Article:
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Gradebook

Education news and notes from Tampa Bay and Florida

ICYMI: Florida education news in review, week of Oct. 10, 2016

15

October

Creepy clown threats continued to plague Florida schools during the past week, with at least two children facing felony charges as a result. Schools tried to keep ahead of the rumors so parents wouldn't worry. Also in Florida education news, districts looked for ways to place and keep experienced teachers in their toughest schools. One local school board called on lawmakers to do away with state testing. And parents at a south Florida high school raised concerns that their children's campus wasn't safe enough after a former student entered with a loaded gun. Keep up with the latest Florida education news daily on the Gradebook.

Top of the Times

As schools deal with threats, officials strain to stay ahead of rumors and social media, Jeffrey S. Solochek
"It was a message St. Petersburg High principal Al Bennett never imagined having to send. ‘Students/Parents,' he wrote on the school's Twitter feed last week, ‘do not listen to rumors about a clown on campus - it's all a social Media hoax!!!' But like so many other school leaders across the state and nation, Bennett felt compelled to reach out. Responding to gossip, unverified threats and incomplete facts has become part of the administrator's job as never before."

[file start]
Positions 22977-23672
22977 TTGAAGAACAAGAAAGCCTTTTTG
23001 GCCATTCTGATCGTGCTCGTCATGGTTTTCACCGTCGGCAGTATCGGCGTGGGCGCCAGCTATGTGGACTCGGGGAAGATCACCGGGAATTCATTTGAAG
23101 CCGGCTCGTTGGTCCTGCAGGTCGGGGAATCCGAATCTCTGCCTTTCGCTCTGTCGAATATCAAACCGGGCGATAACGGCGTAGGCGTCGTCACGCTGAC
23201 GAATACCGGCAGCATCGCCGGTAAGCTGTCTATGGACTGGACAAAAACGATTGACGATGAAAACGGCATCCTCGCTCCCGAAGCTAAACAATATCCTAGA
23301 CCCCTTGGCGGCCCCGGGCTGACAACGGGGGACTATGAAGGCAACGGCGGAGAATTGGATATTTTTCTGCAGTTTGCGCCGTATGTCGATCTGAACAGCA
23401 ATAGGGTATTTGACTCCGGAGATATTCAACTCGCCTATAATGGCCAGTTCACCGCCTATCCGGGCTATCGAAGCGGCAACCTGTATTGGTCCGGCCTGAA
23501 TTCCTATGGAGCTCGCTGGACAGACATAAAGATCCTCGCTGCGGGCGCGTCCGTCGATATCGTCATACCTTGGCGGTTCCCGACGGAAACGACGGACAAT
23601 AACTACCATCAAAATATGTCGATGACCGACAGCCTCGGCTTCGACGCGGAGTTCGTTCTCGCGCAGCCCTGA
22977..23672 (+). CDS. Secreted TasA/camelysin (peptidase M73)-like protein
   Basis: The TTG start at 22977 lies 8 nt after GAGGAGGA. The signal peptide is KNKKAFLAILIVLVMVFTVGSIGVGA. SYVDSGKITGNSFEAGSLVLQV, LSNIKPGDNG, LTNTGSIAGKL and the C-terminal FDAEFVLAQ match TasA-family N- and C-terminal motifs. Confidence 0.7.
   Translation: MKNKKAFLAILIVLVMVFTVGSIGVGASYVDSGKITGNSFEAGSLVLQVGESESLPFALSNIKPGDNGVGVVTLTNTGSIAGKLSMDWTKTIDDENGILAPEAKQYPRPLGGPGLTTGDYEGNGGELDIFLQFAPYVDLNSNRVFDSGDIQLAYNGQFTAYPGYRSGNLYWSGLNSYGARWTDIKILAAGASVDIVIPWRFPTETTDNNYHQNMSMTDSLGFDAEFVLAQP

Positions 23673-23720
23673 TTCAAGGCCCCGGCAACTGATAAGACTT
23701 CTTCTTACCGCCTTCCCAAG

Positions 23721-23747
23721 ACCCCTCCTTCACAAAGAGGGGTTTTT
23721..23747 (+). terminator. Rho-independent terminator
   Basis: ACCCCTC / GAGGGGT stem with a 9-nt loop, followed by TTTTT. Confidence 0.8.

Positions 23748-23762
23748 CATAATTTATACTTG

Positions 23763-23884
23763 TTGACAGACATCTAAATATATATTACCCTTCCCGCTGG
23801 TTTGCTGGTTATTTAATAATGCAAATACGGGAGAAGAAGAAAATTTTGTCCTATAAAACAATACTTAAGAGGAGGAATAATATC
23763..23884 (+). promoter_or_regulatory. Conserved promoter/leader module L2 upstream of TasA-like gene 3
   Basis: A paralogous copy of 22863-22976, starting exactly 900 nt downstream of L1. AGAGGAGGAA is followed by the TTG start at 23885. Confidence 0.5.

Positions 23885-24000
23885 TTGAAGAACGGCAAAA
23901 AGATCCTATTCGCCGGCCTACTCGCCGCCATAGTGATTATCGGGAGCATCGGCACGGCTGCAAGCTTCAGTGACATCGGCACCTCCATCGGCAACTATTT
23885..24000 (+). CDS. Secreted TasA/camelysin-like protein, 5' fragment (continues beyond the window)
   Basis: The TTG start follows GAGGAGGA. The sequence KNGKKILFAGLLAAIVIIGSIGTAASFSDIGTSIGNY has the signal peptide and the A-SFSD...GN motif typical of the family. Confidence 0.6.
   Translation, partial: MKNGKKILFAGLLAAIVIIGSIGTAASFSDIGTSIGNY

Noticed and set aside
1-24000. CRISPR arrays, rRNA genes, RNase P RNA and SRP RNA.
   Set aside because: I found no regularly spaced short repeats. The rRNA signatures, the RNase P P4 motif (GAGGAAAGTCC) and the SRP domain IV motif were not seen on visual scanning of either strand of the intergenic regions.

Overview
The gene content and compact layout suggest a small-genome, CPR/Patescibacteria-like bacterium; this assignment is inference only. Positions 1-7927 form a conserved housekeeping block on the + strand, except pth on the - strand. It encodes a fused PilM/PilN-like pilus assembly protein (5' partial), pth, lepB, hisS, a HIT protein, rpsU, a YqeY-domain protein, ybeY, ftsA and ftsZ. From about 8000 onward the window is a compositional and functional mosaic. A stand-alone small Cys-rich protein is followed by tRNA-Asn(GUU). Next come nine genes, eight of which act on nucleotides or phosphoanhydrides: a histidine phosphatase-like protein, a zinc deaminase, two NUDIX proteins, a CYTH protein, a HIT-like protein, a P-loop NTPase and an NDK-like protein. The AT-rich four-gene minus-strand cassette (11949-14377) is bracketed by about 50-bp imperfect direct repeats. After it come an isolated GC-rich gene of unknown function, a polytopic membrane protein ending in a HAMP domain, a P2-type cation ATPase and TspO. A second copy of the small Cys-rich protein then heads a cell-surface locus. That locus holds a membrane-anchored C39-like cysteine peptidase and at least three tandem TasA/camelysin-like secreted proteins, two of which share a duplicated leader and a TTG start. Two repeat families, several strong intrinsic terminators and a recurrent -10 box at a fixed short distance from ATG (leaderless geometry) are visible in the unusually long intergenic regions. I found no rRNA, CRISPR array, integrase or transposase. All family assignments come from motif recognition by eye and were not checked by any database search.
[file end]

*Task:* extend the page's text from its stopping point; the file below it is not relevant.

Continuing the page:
Hillsborough schools freeze teacher hiring amid austerity push, Marlene Sokol
"The Hillsborough County School District froze teacher hiring Tuesday, the same day superintendent Jeff Eakins took to YouTube to reassure the public that he is putting students first in all cost-cutting measures."
See the video message
RELATED: Report: Hillsborough schools could save nearly $50 million a year with changes

Hillsborough works to solve a problem: rookie teachers in the most demanding schools, Marlene Sokol
"If your child attends Potter Elementary School, the odds are about 1 in 2 that his teacher is in her first year on the job in Hillsborough County. If your child goes to Westchase Elementary, those odds shrink to 3 in 100."

Union, school district team up to nurture first-year Pinellas teachers, Colleen Wright
"Although she's a classroom veteran, [Kali] Davis is also just starting her job - an unusual new position funded jointly by the Pinellas County School District and the teachers union. Her assignment: to mentor and coach 26 first-year teachers in six of the district's lowest-performing schools, in the hope that they will stay. ‘My goal is to stop the teacher shortage,' says Davis, who spends her days traveling among the schools. ‘I want everyone to be supported and to be where they feel is a good fit.'"

Around the State

School Board advocates for replacement of tests, Daily Commercial, Livi Stanford